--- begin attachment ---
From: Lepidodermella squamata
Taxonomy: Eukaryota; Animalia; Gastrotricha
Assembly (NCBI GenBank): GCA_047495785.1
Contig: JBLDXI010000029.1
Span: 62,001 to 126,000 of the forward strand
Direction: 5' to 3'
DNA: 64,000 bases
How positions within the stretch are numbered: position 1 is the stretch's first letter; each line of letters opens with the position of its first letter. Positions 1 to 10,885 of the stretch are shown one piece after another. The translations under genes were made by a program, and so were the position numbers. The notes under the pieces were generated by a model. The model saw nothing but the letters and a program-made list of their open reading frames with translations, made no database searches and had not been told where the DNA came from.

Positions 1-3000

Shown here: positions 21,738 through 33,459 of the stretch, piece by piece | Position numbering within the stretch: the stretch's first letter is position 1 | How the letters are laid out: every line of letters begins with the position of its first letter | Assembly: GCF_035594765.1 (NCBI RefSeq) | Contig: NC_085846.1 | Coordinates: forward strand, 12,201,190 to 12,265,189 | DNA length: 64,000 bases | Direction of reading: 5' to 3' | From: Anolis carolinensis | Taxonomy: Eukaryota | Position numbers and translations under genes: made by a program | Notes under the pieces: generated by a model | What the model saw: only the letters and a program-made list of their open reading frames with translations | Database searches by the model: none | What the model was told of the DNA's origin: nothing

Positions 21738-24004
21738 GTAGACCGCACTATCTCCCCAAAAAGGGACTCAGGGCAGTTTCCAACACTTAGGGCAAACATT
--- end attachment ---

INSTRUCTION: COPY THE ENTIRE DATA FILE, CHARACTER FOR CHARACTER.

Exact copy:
From: Lepidodermella squamata
Taxonomy: Eukaryota; Animalia; Gastrotricha
Assembly (NCBI GenBank): GCA_047495785.1
Contig: JBLDXI010000029.1
Span: 62,001 to 126,000 of the forward strand
Direction: 5' to 3'
DNA: 64,000 bases
How positions within the stretch are numbered: position 1 is the stretch's first letter; each line of letters opens with the position of its first letter. Positions 1 to 10,885 of the stretch are shown one piece after another. The translations under genes were made by a program, and so were the position numbers. The notes under the pieces were generated by a model. The model saw nothing but the letters and a program-made list of their open reading frames with translations, made no database searches and had not been told where the DNA came from.

Positions 1-3000

Shown here: positions 21,738 through 33,459 of the stretch, piece by piece | Position numbering within the stretch: the stretch's first letter is position 1 | How the letters are laid out: every line of letters begins with the position of its first letter | Assembly: GCF_035594765.1 (NCBI RefSeq) | Contig: NC_085846.1 | Coordinates: forward strand, 12,201,190 to 12,265,189 | DNA length: 64,000 bases | Direction of reading: 5' to 3' | From: Anolis carolinensis | Taxonomy: Eukaryota | Position numbers and translations under genes: made by a program | Notes under the pieces: generated by a model | What the model saw: only the letters and a program-made list of their open reading frames with translations | Database searches by the model: none | What the model was told of the DNA's origin: nothing

Positions 21738-24004
21738 GTAGACCGCACTATCTCCCCAAAAAGGGACTCAGGGCAGTTTCCAACACTTAGGGCAAACATT